Sex and reproductive status were determined through the dissection and direct observation of gonads. We measured width and length of testis in males and of all eggs and follicles found in females. Males were considered sexually mature when enlarged testes and convoluted epididymis were observed. Female reproductive condition was ranked as follows: 1) non reproductive, females with undeveloped ovarian follicles with no difference in size among them; 2) Stage I: differentiated follicles with slightly convoluted oviduct; 3) Stage II: well developed ovarian follicles, developed oviducts, but no eggs present; 4) Stage III: eggs in the oviduct. Size at maturity was estimated based on the smallest male and females (stage I) considered reproductive.

For morphometric analyses we measured 10 variables with a digital caliper to the nearest 0.01 mm: snout-vent length (svl), tail length (tl), tail base length (tb), body length (bl) and width (bw), head width (hw), length (hl), and height (hh), forelimb length (fl), and hindlimb length (hll). We used adaptive outlier detection with package mvoutlier (FILZMOSER et al. 2005) in R v. 3.0.2 (R DEVELOPMENT CORE TEAM 2013) to screen the data for multivariate outliers. Six females (14%) and 14 males (12%) were removed from the analyses after being detected as multivariate outliers.

To partition the morphometric variation into size and shape, we defined Body Size as a variable resulting from the multiplication of an isometric vector, with values of p-0.5 (where p is the number of variables) by the n x p matrix of log10 transformed morphometric data, where n is the number of observations (JOLICOEUR 1963, SOMERS 1986, ROHLF & BOOKSTEIN 1987). To remove the effect of size of the log10 transformed variables we used the method described by BURNABY (1966), where the n x p matrix of log transformed data is multiplied by a symmetric matrix, L, defined by: L = Ip - V(VTV)-1VT, where Ip is a p x p identity matrix, V is the isometric size eigenvector defined above, and VT is the transpose of matrix V (ROHLF & BOOKSTEIN 1987). The resulting variables represent Shape Variables.

To evaluate differences between sexes, we conducted an ANOVA on Body Size and used a logistic regression on Shape Variables (TABACHNICK & FIDELL 2001). We compared the full model against a constant-only (null) model using a chi-square test of the scaled deviance to evaluate the statistical significance of the full model based on shape variables (CHAMBERS & HASTIE 1992, FARAWAY 2006). We used a single term addition model selection (CHAMBERS & HASTIE 1992) to evaluate the importance of each variable in discriminating the two sexes: 1) we tested the full model against a constant-only model; 2) the significant term with the lowest AIC value was added to the null model; 3) step 2 was repeated; 4) any non-significant terms were dropped from the model; 5) steps 3 and 4 were repeated until no significant terms could be added or no non-significant terms could be dropped from the model. Next, we assessed the misclassification error of the reduced model using 1000 bootstrap replications of a linear discriminant analysis in the package ipred of R v. 3.0.2 (R DEVELOPMENT CORE TEAM 2013). At last, we ranked the importance of each variable using model averaging, retaining only models with ΔAICC < 4 (CRAWLEY 2007), using the MuMIn package (BURNHAM & ANDERSON 2002) of R v. 3.0.2 (R DEVELOPMENT CORE TEAM 2013).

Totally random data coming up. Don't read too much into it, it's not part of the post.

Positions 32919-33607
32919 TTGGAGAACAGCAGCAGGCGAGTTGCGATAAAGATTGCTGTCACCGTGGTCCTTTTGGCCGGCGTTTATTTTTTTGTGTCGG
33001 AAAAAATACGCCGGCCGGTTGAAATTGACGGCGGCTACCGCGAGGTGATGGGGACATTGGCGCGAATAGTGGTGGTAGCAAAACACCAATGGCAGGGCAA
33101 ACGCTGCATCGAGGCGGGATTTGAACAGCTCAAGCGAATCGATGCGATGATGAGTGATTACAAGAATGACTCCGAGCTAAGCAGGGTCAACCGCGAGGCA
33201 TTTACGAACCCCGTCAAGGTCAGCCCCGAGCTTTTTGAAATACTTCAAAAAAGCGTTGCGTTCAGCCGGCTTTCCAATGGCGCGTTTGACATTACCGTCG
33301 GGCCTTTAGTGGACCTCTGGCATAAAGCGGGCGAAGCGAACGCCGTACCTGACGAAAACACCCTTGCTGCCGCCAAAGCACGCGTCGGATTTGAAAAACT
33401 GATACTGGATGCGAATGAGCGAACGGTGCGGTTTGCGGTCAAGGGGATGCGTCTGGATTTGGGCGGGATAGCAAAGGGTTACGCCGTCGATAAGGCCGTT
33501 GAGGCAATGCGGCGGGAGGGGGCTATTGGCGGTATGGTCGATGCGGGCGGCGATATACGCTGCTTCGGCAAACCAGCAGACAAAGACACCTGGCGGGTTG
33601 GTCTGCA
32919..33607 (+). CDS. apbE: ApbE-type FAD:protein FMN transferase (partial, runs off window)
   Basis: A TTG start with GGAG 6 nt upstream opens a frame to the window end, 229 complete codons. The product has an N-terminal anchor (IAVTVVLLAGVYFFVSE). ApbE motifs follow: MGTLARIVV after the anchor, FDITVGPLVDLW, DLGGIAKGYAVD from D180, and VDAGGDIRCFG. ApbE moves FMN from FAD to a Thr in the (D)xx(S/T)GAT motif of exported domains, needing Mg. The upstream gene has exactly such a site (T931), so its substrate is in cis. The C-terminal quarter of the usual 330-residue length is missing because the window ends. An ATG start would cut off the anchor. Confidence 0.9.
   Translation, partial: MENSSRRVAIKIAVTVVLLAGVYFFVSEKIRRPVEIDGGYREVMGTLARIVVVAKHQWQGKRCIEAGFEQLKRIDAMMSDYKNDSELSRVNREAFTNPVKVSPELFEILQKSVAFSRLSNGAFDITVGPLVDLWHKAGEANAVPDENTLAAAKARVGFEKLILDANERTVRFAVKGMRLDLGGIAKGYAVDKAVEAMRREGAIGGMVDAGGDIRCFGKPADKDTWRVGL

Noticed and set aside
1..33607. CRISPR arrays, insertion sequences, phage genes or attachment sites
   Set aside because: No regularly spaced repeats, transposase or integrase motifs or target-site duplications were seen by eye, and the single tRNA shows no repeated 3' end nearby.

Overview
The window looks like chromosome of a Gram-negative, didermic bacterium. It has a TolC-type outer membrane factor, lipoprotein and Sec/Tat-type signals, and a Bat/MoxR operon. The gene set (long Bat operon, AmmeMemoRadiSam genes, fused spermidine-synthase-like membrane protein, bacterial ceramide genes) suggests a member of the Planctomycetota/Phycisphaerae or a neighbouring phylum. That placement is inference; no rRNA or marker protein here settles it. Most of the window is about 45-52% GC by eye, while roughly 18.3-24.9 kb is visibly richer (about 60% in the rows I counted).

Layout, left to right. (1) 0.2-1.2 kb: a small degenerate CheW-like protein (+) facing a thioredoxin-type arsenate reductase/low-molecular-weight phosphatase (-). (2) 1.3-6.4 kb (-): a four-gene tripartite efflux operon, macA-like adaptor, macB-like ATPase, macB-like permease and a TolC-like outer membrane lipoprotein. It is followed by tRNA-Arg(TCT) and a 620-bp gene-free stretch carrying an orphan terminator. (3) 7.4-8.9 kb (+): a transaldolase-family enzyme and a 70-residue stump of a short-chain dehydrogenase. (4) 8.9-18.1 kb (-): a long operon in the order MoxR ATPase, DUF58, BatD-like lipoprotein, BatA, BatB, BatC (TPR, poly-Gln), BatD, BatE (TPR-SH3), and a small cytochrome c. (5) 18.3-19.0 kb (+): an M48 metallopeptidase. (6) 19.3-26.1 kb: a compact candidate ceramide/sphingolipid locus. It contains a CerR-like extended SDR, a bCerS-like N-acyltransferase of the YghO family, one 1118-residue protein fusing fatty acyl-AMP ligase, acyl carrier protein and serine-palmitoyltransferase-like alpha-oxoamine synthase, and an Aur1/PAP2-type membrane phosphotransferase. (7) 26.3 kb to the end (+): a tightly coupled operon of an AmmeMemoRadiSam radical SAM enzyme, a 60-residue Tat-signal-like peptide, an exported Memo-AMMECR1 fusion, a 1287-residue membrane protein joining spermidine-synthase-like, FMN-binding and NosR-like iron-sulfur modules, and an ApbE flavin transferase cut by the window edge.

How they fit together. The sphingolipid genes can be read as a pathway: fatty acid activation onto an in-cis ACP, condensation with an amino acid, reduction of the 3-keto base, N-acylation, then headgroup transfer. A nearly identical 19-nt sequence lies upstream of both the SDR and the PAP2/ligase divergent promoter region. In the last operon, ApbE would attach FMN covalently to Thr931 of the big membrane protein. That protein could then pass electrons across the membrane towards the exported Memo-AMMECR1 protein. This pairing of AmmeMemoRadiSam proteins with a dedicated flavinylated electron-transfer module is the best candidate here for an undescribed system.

All the 170 specimens of D. nordestina (120 males and 50 females) analyzed herein were collected in Atlantic Forest areas of Northeastern Brazil (Paraíba and Rio Grande do Norte), and together with literature records confirm the species range, from Rio Grande do Norte State to central and Northern coastal regions of Bahia State (Fig. 2). We recovered data from the literature for 13 localities (RODRIGUES et al. 2005, CAMACHO & RODRIGUES 2007, MOURA et al. 2010, DELFINO & SOEIRO 2012) of occurrence and added to these 15 new localities from our data (Fig. 2).